Active Citizenship, Unequal Inclusion and Exclusion to Higher Education in the United States. The Case Study of Mexican Immigrant Families and Their Fight for the DREAM Act in Mesa and Phoenix, Arizona
Supervisor: Prof. Dr. Víctor Manuel Durand Ponte (UNAM)
This research project investigates the experiences of Mexican immigrant families with mixed status fighting for access to the American higher education system. Specifically, my work focuses on how immigrant families in Mesa and Phoenix, Arizona have been struggling to bring about the passage of the DREAM Act. These cities were especially chosen because Arizona – where laws such as SB 1070, Proposition 300 and HB 2008 have been used against migrants – is considered to be one of the United States’ most racist and discriminatory states.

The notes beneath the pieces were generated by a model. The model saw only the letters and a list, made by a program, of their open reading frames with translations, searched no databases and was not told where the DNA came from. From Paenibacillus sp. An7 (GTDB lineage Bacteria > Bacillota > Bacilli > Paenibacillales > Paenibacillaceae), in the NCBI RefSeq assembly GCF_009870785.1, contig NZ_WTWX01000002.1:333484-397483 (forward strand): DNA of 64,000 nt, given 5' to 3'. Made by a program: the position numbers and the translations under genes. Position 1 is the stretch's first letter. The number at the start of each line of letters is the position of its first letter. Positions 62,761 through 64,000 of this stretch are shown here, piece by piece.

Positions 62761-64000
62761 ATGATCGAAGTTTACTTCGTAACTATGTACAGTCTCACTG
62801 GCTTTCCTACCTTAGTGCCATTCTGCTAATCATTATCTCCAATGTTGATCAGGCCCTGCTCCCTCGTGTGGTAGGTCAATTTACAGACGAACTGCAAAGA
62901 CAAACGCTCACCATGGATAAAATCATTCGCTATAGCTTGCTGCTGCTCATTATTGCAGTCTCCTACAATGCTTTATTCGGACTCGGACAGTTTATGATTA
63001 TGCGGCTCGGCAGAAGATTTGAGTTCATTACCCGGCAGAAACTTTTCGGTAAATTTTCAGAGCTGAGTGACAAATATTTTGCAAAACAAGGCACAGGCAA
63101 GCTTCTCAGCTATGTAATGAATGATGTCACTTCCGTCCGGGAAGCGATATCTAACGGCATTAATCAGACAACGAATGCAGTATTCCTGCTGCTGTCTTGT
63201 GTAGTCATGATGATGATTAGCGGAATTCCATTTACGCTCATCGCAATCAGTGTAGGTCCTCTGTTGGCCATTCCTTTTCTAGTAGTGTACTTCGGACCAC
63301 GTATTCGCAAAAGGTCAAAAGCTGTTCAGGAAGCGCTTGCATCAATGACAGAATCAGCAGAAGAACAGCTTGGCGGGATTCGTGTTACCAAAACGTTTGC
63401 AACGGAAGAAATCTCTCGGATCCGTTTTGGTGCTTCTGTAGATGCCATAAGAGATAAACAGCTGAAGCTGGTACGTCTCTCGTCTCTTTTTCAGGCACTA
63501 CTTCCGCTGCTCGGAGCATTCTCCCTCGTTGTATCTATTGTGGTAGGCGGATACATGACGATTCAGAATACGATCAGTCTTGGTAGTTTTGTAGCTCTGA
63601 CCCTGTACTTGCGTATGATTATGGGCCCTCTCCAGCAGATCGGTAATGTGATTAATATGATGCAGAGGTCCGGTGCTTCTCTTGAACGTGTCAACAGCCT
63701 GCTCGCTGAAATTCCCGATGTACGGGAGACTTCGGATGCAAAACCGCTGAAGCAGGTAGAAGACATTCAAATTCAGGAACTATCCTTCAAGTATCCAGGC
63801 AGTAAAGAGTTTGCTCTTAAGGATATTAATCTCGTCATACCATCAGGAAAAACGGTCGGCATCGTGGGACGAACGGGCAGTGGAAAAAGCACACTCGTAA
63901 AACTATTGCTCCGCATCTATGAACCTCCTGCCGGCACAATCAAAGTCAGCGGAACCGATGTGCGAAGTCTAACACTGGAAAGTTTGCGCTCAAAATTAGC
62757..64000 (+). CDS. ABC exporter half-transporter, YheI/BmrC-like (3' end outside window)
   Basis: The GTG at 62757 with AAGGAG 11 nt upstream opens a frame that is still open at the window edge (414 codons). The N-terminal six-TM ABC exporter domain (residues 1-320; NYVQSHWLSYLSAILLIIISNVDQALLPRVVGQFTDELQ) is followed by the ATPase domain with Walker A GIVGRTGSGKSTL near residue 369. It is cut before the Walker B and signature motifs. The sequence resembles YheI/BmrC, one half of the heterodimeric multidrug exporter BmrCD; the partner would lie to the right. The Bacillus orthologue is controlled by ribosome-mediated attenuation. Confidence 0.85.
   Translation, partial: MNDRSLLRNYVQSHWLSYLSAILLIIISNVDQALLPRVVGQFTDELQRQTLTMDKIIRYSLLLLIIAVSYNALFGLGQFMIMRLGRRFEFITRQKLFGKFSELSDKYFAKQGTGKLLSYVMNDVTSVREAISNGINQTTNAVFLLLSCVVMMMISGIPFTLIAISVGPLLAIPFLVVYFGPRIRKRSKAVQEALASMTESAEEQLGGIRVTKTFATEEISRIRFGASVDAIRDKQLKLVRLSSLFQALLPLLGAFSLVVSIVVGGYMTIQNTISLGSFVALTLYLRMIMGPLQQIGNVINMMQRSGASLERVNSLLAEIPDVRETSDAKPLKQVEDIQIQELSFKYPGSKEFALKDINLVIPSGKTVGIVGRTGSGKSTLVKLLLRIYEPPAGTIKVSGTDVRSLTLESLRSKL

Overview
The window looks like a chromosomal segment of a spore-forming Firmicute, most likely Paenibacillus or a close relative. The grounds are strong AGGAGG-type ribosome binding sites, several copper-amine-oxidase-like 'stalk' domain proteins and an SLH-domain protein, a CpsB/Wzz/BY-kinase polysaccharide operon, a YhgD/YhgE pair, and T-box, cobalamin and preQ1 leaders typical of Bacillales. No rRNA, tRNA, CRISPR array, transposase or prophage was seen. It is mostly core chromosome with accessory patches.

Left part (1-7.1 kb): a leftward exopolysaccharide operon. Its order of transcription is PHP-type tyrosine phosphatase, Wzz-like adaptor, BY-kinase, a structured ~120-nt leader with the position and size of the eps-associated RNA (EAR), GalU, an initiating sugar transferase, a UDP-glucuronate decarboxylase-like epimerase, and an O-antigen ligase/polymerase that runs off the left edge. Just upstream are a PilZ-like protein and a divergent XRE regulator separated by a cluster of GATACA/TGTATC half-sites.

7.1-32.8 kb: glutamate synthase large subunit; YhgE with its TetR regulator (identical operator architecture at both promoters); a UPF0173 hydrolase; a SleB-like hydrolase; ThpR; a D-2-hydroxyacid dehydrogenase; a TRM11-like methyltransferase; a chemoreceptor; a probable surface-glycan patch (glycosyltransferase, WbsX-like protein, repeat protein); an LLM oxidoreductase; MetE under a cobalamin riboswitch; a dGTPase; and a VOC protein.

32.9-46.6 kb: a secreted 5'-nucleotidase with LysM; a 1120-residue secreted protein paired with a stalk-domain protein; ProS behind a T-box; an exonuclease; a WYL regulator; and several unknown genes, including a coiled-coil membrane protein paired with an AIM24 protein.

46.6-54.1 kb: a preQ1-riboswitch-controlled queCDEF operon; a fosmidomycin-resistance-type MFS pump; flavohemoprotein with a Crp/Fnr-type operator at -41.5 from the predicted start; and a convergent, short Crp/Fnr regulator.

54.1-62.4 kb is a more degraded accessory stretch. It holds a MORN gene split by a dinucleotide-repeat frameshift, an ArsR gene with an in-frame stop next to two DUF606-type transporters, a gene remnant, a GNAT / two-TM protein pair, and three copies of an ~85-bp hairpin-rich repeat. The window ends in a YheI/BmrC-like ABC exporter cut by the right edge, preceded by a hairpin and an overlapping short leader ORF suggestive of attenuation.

The study’s central question concerns why some members of families with mixed status have become involved in the fight for the DREAM Act, while others have not. Toward this end, semi-structured interviews were conducted in April 2014. The working hypothesis is that engaged family members use their active citizenship as a strategy for gaining access to social rights. The analysis is further informed by the premise that there are four factors that either facilitate or hinder the realization of active citizenship and support of the DREAM Act: 1) education level: the higher the level of the parents’ education, the higher the degree of participation; 2) migration status: members of families with mixed status with American citizenship are more involved because they have greater access to social rights, whereas undocumented members see their mobilization on behalf of the DREAM Act as an effort to acquire citizenship; 3) the local government; and 4) the American society. The latter two factors ultimately serve to inhibit the involvement of members of families with mixed status.
In addition, family members who do not become involved might be called “free riders” (in line with Mancur Olson’s logic of collective action) for, as my hypothesis suggests, they prefer to wait for the results achieved by those who participate rather than to participate themselves.